grown, so too has funding for these programs.   In reality, support for FP and RH
programs – wrap around programs acknowledged by OGAC as critical to ensure their
own health and the health of their families, as well as to the success of HIV
programs – has stagnated.    

As seen in
Figure 1, the President’s funding request for HIV programs in the 15 focus
countries increased 125 percent in just two years over the 2006 allocated level.
However, the funding request for family planning and reproductive health fell by
11 percent. Further, the sheer scale of HIV funding in the focus countries ($3.6
billion requested for 2008), dwarfs FP/RH funding ($67.5 million
requested for 2008, less than 2 percent the amount requested for HIV

Figure 1: U.S. FP/RH and
HIV Funding for Focus Countries, Allocated 2003-2006, Requested



U.S. HIV/AIDS and FP/RH Policies and
Funding Constraints

U.S. funding for both FP/RH and HIV/AIDS
come with distinct restrictions that limit each programs’ effectiveness. With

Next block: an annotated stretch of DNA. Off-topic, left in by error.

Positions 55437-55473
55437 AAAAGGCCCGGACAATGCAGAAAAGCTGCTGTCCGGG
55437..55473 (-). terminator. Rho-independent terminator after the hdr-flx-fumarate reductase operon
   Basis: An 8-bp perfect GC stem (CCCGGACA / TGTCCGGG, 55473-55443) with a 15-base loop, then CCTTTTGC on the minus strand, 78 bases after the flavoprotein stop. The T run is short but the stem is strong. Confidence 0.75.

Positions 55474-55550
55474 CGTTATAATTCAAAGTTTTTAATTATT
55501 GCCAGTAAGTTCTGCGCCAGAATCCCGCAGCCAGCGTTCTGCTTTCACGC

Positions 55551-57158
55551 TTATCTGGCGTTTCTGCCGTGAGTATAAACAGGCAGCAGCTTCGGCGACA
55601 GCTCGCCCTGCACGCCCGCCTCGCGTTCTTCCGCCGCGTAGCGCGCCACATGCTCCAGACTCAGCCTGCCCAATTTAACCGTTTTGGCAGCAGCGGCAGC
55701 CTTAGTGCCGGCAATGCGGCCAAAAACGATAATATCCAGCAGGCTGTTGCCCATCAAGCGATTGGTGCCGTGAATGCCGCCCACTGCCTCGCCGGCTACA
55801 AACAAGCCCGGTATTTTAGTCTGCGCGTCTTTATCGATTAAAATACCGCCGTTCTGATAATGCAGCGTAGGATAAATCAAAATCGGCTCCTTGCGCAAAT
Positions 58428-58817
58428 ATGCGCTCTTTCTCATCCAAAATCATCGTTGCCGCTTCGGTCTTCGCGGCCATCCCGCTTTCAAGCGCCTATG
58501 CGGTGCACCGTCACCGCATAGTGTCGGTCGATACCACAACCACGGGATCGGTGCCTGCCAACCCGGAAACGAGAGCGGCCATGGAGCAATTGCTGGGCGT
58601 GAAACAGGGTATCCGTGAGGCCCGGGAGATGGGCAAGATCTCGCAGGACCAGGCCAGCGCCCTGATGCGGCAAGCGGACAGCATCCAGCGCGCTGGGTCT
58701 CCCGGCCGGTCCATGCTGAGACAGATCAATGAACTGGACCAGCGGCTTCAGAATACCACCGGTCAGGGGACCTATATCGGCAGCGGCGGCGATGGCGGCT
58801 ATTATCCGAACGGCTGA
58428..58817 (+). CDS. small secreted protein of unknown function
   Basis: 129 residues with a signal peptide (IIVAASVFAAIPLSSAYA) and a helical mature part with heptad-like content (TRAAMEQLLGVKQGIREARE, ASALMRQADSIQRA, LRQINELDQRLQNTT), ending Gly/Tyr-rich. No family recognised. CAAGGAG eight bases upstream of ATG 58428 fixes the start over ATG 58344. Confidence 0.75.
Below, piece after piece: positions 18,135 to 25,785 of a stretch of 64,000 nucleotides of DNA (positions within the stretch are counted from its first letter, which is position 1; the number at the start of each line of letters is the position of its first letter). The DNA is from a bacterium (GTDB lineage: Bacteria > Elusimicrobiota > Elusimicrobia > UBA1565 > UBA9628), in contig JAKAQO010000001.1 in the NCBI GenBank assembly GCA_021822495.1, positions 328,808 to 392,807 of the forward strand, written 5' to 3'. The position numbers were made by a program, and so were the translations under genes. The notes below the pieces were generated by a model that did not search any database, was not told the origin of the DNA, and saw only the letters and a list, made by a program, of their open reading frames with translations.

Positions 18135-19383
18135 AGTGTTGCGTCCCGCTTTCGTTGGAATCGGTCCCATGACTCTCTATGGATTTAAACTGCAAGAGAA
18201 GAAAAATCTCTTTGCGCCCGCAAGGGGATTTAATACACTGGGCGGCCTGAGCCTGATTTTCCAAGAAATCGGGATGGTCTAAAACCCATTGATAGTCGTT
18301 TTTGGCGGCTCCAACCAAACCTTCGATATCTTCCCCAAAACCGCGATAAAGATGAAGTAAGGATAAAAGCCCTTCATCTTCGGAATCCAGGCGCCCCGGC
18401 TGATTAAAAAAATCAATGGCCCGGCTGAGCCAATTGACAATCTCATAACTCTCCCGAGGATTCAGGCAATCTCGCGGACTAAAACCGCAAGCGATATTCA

regards to FP/RH, the Mexico City
Policy/Global Gag Rule (GGR)
denies foreign organizations receiving U.S. FP/RH assistance the right to use
their own non-U.S. funds to provide legal abortion, counsel or refer for
abortion, or lobby for the legalization of abortion in their country. The GGR
does not apply to PEPFAR funds. 
With regards to HIV/AIDS funding, the “abstinence-until-marriage” earmark in
PEPFAR requires one third of all prevention funding (just 20% of all U.S.
HIV/AIDS funding) to promote abstinence as the lead HIV prevention strategy.
 The “Loyalty Oath/Prostitution Pledge”
requires all groups receiving PEPFAR funds sign a pledge opposing prostitution.
Combining FP/RH and HIV/AIDS funding for programs on the ground risks extending
all of the restrictions to both areas, further reducing effectiveness.4
PEPFAR can only support condom use for individuals most at risk of transmitting
or becoming infected with HIV, and cannot support other forms of contraception
despite their role in reducing HIV-infected births.5
Despite these policy constraints, PEPFAR supports addressing the FP/RH needs of
individuals through “wrap-around” programs, or linking to other services.6
However, a successful wrap-around program is difficult when FP/RH programs are
significantly overburdened and underfunded.


Nearly all
of the 15 focus countries are experiencing a persistent need for but a steady